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World No Tobacco Day: Men Still Carry Burden of Tobacco Use, Says WHO Report

The data from all countries, including India, showed that the burden of tobacco use was largely on men, and their rates of reducing this consumption were far slower than those of the smaller number of female consumers.

Aradhna Wal | News18.com

Updated:May 31, 2018, 10:03 AM IST
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World No Tobacco Day: Men Still Carry Burden of Tobacco Use, Says WHO Report
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Despite some progress, the world is off course from meeting its targets to reduce smoking and smokeless tobacco by 2025, a new WHO report revealed.

Published on May 31, the global No Tobacco Day, the report on global tobacco use trends said that that countries will reduce the prevalence of consumption by 22 percent, by 2025, instead of the intended 30 percent.

The data from all countries, including India, showed that the burden of tobacco use was largely on men, and their rates of reducing this consumption were far slower than those of the smaller number of female consumers.

While women are on track to achieve their reduction targets, countries need to intensify working with male tobacco users.

For example, an estimated 11.1 percent people, aged 15 and above, smoked in India in 2016. Of these, 20.6 percent were male and 1.9 percent female. The rate of daily smoking was 10.1 percent. Of this, 18.1 percent were male and 1.6 percent female.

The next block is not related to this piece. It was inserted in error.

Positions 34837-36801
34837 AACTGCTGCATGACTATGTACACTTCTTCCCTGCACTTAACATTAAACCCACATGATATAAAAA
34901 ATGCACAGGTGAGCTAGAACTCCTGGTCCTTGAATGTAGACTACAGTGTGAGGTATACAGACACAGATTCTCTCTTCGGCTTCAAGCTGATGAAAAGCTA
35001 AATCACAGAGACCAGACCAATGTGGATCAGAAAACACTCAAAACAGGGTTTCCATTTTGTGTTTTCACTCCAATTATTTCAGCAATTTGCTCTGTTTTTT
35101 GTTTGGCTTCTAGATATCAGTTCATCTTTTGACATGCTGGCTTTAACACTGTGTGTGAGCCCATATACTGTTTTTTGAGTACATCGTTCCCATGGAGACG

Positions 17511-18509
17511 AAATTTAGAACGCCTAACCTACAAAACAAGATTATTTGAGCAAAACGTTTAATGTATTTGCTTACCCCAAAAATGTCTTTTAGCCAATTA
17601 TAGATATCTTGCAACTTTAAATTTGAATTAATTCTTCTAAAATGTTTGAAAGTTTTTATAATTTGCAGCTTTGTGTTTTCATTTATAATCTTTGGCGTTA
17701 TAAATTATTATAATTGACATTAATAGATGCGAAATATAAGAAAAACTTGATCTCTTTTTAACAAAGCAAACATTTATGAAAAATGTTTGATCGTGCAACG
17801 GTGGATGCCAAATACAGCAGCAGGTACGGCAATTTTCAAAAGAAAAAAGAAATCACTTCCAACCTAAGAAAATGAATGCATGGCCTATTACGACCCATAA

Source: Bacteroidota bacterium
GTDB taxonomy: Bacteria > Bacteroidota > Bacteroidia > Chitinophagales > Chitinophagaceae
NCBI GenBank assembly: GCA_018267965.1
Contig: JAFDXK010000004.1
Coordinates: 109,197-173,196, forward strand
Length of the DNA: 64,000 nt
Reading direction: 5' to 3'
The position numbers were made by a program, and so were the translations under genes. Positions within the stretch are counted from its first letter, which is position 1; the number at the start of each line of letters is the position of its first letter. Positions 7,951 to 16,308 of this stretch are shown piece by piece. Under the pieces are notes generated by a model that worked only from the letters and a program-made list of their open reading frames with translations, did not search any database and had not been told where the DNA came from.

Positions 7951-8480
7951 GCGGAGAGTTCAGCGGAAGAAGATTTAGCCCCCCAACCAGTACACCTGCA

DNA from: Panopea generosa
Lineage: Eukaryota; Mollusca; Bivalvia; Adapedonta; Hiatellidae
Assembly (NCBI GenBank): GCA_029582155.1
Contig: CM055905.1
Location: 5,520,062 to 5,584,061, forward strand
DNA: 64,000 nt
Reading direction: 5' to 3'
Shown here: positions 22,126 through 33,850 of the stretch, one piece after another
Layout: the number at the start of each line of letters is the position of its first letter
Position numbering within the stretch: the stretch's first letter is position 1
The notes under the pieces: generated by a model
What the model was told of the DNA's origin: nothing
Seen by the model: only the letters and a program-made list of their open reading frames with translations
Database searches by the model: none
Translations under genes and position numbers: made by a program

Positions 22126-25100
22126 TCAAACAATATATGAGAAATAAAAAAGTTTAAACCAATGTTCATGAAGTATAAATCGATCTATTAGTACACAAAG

In absolute numbers, the report showed that there are over a 105 million (105690000) current tobacco smokers in India, of which over 97 million (97850000) are men and over 7 million (7840000) are women.

There are 92 million (92075000) daily smokers of which 85 million (85619000) are men and 6 million (6456000) are women.

Though the world has seen a considerable drop in tobacco users, the total number has remained almost the same because of an increase in population. There are 1.1 billion adult smokers in the world today, and at least 367 million smokeless tobacco users. The number of smokers was also 1.1 billion in 2000. The gender skew in users starts early, as of now there are over 24 million children aged 13 to 15 who smoke tobacco, 17 million are boys and 7 million are girls.

Similarly, of the 367 million users of smokeless tobacco, 237 million are men and 129 million are women.

The most users of smokeless tobacco are found in southeast Asia, especially India and Bangladesh. The report showed that young people in the region had the highest prevalence of use of smokeless tobacco (7.3 percent) and the highest prevalence among both boys (9.5 percent) and girls (4.8 percent). These users accounted for nearly 60 percent of all smokeless tobacco users aged 13–15 years in the world.

However, there have been some gains. In 2000, 43 percent of men and 11 percent of women smoked tobacco. By 2015, this was down to 34 percent men and 6 percent women.

The reduction comes from a substantial drop in users in the Americas and Europe (75.0 million) South-East Asia (3.9 million during 2000–2010) and Western Pacific (3.2 million during 2010–2015) regions. Still, these were countered by an increase of 53.9 million additional smokers in four WHO regions: African (14.1 million), Eastern Mediterranean (26.2 million), South-East Asian (1.6 million in the period 2010–2015) and Western Pacific (12.0 million in the period 2000–2010). ​

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